A senior party leader added that ahead of the 2024 Lok Sabha elections, it is particularly important that there are “checks and balances” in place. “Maurya is a trusted man of [Union home minister] Amit Shah. The party’s top priority right now is to win at least 60 out of the 80 Lok Sabha seats in UP. Any mishandling could jeopardise the party’s prospects in the country,” he said.
In this context, some party insiders say, Maurya, an influential OBC leader, is attempting to fashion himself as an alternative to Yogi, who belongs to the Thakur community, in UP.
Only last week, at a function also attended by Yogi, he went all out crediting BJP national general secretary Sunil Bansal for the party’s 2017 win in UP.
He didn’t say the words, but here too, his message seemed to be that the organisation is greater than its individual leaders.
In 2017, Maurya was the state party president and Bansal was the general secretary (organisation) in Uttar Pradesh. Bansal, like Maurya, is close to Shah and reportedly had a strained relationship with Yogi during his tenure in UP.
On the record, though, BJP leaders deny that there are any factional politics at play.
When asked about a rift between the CM and his deputy, former state BJP president and Rajya Sabha MP Laxmikant Bajpai said that too much shouldn’t be read into Maurya’s remarks.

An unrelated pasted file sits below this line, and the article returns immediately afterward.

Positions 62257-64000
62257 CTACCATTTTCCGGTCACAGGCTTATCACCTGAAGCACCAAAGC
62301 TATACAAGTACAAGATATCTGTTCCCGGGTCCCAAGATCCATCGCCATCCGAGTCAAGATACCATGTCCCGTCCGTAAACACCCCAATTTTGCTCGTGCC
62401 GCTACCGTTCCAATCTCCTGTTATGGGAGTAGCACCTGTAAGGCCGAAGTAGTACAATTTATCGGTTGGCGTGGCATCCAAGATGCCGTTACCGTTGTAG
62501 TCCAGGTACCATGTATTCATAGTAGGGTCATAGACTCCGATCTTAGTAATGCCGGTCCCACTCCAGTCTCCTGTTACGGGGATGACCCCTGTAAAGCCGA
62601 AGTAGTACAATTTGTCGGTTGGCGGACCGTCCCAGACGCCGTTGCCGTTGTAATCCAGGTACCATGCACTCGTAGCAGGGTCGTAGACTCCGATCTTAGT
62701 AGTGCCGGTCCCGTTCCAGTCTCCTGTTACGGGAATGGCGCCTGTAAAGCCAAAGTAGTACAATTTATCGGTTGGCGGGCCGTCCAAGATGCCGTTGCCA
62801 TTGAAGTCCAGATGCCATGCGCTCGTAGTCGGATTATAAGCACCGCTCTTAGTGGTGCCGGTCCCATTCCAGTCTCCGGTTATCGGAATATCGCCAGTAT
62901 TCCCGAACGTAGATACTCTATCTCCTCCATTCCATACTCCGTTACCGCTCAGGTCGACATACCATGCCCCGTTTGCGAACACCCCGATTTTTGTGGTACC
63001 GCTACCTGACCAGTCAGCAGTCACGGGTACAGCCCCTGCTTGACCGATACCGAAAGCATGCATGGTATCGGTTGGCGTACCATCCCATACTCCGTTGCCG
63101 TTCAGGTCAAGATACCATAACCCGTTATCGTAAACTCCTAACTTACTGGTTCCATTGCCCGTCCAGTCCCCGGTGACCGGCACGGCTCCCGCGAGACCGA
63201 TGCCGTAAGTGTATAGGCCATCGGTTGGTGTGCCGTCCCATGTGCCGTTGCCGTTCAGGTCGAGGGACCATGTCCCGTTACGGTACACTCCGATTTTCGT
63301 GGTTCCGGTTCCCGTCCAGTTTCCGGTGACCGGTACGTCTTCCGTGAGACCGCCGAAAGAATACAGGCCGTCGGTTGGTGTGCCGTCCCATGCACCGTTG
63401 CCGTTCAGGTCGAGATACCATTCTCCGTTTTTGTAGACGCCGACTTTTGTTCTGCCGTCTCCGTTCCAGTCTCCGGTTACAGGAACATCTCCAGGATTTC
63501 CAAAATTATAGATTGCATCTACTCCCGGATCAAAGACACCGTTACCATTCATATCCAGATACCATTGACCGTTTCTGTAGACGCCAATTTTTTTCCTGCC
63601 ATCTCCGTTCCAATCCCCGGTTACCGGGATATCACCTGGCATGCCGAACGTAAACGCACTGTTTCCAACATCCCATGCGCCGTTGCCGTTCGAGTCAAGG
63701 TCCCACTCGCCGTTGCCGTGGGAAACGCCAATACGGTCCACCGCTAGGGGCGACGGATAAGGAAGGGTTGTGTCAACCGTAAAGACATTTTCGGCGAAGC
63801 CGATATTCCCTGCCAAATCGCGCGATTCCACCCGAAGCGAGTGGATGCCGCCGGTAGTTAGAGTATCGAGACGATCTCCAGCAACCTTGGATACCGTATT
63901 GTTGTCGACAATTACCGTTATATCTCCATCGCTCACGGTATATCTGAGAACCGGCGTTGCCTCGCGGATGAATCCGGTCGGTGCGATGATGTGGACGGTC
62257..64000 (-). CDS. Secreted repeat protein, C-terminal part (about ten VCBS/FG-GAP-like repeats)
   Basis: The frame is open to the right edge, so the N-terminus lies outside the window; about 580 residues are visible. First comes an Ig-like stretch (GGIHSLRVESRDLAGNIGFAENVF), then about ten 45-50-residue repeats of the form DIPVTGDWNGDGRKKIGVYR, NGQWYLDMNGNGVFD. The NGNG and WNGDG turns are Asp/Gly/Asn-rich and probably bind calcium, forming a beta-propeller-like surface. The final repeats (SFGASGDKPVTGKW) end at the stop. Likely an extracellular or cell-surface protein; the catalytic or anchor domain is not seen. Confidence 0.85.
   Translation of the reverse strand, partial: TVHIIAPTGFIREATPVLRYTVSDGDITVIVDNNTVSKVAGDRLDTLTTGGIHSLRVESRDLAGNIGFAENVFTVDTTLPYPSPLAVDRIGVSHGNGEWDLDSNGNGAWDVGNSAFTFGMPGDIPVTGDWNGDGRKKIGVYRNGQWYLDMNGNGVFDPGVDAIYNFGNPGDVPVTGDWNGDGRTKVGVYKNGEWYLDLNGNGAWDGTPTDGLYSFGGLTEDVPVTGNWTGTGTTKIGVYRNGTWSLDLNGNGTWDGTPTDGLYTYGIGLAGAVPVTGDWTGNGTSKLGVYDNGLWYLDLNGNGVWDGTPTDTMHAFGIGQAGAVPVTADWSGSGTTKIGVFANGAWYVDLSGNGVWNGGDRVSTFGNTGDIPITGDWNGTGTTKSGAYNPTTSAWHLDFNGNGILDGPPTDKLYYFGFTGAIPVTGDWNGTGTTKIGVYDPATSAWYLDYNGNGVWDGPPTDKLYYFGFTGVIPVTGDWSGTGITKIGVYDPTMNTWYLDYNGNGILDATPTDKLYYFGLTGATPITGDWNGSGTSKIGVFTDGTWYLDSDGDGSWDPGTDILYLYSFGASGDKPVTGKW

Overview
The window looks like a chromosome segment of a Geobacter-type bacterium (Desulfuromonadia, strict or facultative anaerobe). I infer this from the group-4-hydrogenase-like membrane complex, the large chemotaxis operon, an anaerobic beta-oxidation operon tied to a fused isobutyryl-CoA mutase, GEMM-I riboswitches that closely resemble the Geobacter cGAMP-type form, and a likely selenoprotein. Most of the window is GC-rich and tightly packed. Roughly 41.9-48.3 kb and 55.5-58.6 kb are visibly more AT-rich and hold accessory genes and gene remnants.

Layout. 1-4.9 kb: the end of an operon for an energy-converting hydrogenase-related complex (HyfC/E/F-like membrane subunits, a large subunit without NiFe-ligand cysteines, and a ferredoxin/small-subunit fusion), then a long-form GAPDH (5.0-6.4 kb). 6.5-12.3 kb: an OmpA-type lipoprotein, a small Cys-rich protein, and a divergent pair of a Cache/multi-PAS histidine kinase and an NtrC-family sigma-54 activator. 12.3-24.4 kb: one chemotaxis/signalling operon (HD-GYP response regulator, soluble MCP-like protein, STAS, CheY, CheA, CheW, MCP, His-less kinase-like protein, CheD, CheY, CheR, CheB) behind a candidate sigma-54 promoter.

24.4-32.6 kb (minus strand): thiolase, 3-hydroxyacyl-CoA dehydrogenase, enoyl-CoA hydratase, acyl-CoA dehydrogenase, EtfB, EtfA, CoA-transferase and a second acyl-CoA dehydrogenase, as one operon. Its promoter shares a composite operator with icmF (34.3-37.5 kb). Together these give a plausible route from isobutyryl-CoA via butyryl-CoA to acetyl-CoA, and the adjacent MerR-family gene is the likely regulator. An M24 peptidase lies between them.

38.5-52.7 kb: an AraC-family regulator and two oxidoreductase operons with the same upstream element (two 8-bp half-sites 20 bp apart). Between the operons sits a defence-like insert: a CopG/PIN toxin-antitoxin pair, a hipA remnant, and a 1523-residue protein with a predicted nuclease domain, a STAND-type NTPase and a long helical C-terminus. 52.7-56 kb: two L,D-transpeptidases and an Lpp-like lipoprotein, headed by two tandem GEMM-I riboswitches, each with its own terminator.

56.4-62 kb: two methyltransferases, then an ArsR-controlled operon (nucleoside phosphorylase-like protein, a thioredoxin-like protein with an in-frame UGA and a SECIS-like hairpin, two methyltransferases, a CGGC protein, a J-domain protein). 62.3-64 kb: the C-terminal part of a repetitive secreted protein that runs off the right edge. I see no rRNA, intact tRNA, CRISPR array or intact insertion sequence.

“Maurya is a prominent leader of the party. He was only reinforcing to the cadre that we are here only because of them, and that being in power, we should not forget the organisation. There is no power struggle. We are all working to achieve the party target of winning more than 75 seats in the Lok Sabha election,” Bajpai said.
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‘Face of OBCs’
Keshav Prasad Maurya lost the 2022 UP assembly election from his constituency, Sirathu, but was nevertheless instated as a one of the state’s two deputy CMs (the other is Brajesh Pathak). Since UP has a bicameral legislature, he was inducted as an MLC in June.
This, according to party sources, is because of his stature as the BJP’s “OBC face” in UP, especially at a time when the party is prioritising these communities in its caste arithmetic.